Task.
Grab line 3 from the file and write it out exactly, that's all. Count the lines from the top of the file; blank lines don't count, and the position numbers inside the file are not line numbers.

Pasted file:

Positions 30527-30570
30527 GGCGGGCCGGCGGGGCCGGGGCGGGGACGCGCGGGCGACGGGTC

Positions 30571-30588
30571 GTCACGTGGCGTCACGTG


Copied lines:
Positions 30571-30588